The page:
Your company's weighted average cost of capital, or WACC, tells you how much it costs the firm to use money for projects intended to generate growth. Whether you use the owners' money or borrowed money for capital investment, that money comes at a cost. Looking at how WACC gets calculated reveals how management can influence the cost of capital.


The simplest formula for WACC includes four elements. The first is the percentage of financing that comes from equity, or the owners' money. This could be money out of the owners' pockets, cash from investors, or money generated by the operations of the business itself. The second is the percentage of financing that comes from debt -- borrowed money. These percentages are called weights, and the formula denotes them as "wE" and "wD," respectively. The third element is the required rate of return on equity capital, or "rE." This is the return that the owners' money has to generate for the project to be worthwhile -- essentially, it is what the owners could get if they invested the money somewhere else at the same level of risk. The last element is the interest rate on borrowed money, or "rD." The simplified formula is as follows: WACC = (wE x rE) + (wD x rD). For now, the formula leaves out tax considerations.


Management can affect WACC through its decisions on how to "weight" the financing for projects. Say the company can borrow money at 5 percent interest, and the owners could get an 8 percent return on their money if they invested it elsewhere. If the company finances projects with an equal mix of debt and equity, then its WACC would be: (0.5 x 0.08) + (0.5 x 0.05) = 0.065, or 6.5 percent. If the owners decided to borrow 90 percent of the money, WACC would then be: (0.1 x 0.08) + (0.9 x 0.05) = 0.053, or 5.3 percent.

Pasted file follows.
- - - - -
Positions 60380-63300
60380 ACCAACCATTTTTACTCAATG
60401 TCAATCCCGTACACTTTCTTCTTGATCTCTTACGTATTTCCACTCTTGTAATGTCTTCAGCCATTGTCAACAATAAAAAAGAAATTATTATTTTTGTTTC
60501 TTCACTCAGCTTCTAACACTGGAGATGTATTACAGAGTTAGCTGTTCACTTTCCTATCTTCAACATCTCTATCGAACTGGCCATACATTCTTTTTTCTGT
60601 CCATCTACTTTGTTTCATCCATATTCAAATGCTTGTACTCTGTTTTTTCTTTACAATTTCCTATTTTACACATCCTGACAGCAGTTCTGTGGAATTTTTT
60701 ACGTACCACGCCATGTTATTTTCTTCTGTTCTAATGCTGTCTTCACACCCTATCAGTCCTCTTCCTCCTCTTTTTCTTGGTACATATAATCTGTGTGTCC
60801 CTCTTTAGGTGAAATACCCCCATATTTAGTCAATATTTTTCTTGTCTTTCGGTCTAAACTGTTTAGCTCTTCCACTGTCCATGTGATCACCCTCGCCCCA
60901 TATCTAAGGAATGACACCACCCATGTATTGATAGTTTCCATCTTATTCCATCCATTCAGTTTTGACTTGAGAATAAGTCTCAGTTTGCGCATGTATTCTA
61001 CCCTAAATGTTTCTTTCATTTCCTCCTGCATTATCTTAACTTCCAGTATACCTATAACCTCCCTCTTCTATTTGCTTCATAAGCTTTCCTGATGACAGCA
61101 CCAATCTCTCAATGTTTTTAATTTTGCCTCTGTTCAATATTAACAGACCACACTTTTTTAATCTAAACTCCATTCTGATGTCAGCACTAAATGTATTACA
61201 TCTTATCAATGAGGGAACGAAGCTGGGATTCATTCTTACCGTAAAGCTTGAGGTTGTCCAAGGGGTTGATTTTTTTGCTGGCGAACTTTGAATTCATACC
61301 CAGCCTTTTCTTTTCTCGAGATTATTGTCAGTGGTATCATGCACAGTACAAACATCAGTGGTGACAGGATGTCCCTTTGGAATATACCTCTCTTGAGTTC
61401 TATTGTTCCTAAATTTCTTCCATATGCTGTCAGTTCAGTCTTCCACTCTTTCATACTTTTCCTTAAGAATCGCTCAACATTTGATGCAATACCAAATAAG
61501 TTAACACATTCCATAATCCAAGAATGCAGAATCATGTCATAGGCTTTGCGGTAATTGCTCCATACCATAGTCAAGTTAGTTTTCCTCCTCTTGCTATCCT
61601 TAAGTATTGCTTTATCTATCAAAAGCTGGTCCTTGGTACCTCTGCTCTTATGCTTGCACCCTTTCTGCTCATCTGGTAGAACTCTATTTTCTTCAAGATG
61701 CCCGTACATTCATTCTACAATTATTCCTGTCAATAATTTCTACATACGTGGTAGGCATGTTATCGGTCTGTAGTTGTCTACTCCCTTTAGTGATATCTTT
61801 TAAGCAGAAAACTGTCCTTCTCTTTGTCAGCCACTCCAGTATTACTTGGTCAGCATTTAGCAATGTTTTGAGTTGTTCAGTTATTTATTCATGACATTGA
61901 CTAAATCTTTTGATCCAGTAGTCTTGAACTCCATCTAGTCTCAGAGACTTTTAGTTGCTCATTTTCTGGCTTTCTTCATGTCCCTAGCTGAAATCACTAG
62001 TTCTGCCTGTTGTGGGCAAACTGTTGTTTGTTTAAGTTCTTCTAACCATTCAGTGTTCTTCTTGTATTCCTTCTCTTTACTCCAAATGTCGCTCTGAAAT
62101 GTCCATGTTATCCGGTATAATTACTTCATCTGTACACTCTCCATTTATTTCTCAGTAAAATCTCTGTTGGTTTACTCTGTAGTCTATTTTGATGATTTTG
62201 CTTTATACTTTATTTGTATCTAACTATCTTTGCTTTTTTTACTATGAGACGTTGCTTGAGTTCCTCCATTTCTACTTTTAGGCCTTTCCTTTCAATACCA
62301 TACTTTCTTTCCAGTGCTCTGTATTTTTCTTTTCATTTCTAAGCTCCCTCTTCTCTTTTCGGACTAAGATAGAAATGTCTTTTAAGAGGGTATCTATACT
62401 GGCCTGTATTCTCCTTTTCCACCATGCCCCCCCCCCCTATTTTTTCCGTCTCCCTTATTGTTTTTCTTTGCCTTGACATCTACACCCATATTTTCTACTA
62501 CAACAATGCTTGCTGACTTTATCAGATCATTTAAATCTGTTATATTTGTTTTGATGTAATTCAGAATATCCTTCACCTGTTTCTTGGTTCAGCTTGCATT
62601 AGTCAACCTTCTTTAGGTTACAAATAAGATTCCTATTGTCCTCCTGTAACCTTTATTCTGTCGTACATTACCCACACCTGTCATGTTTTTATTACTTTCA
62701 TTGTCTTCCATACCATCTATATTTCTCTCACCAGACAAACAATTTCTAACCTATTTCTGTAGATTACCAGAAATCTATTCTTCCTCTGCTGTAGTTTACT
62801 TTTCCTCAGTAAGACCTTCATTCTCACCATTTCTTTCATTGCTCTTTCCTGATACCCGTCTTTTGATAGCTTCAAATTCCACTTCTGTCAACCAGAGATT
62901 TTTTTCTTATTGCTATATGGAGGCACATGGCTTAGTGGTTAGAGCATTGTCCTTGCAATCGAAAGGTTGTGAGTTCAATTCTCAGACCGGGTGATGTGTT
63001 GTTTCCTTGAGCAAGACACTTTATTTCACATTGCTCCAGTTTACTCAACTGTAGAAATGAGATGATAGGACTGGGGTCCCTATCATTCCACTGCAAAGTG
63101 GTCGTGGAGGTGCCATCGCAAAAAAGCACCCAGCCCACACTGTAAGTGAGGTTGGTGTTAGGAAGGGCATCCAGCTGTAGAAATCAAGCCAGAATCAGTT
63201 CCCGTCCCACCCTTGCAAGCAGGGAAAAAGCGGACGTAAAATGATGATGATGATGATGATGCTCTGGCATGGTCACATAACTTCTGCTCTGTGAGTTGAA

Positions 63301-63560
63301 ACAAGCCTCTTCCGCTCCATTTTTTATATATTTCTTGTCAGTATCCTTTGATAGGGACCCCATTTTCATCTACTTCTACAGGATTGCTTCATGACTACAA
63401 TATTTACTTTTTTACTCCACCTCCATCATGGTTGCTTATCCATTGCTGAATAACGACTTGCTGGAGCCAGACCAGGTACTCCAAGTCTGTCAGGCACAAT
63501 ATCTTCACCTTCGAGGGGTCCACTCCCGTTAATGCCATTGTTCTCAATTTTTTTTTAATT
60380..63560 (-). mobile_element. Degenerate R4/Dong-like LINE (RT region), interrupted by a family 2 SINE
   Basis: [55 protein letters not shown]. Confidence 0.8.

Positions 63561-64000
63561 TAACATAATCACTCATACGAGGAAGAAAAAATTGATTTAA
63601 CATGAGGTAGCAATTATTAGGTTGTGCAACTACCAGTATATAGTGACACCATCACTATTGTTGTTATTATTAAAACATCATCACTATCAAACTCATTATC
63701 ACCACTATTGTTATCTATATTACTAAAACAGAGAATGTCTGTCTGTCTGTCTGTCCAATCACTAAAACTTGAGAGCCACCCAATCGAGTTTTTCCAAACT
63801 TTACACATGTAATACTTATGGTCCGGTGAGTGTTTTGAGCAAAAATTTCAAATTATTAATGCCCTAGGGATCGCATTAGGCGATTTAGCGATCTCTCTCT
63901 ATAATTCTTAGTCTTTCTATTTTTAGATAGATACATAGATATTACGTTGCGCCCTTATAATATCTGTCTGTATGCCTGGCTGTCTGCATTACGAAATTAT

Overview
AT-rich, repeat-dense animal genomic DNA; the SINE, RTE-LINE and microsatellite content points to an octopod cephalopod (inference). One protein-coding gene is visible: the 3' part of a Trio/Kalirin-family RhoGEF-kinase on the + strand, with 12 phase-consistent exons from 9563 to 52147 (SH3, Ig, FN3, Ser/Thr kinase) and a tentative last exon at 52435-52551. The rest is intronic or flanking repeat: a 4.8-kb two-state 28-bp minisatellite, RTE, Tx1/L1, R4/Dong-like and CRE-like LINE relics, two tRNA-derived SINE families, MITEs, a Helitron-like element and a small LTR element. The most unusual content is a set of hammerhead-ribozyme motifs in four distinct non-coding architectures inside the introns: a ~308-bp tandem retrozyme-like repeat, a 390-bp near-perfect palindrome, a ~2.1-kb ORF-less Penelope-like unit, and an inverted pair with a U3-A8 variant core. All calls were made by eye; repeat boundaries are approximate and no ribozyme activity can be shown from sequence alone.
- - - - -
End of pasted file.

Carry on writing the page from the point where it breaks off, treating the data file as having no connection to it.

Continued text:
Debt Management

If a company could borrow at 5 percent and had a required return on equity of 8 percent, then it would appear to be cheaper to borrow every cent the company needed. But as a company's debt increases, so does the risk associated with lending it more money, because it raises the possibility that the company won't be able to repay if it runs into trouble. When a borrower is a higher credit risk, lenders charge a higher interest rate, which in turn increases the WACC. So management can also influence WACC through how it manages debt -- making sure the company "lives within its means" and doesn't take on more than it can handle.

Tax Strategies

For simplicity, the WACC formula provided earlier -- (wE x rE) + (wD x rD) -- left out one key consideration: taxes. Interest paid on borrowed money is a deductible business expense. If you pay, say, $1,000 in interest, then you reduce your taxable profit by $1,000. If your tax rate were 28 percent, that would save you $280 on taxes, so the net cost of the interest would actually be only $720. The higher the company's tax rate, the cheaper it actually becomes to use borrowed money, because the deducted interest produces a larger tax savings. Decisions made by owners or managers can protect income from tax or expose it to tax, affecting the tax rate applied to company profits, which in turn affects the WACC. The full WACC formula incorporates these tax effects: WACC = (wE x rE) + (wD x rD)(1 - t), where "t" is the effective tax rate on company profits.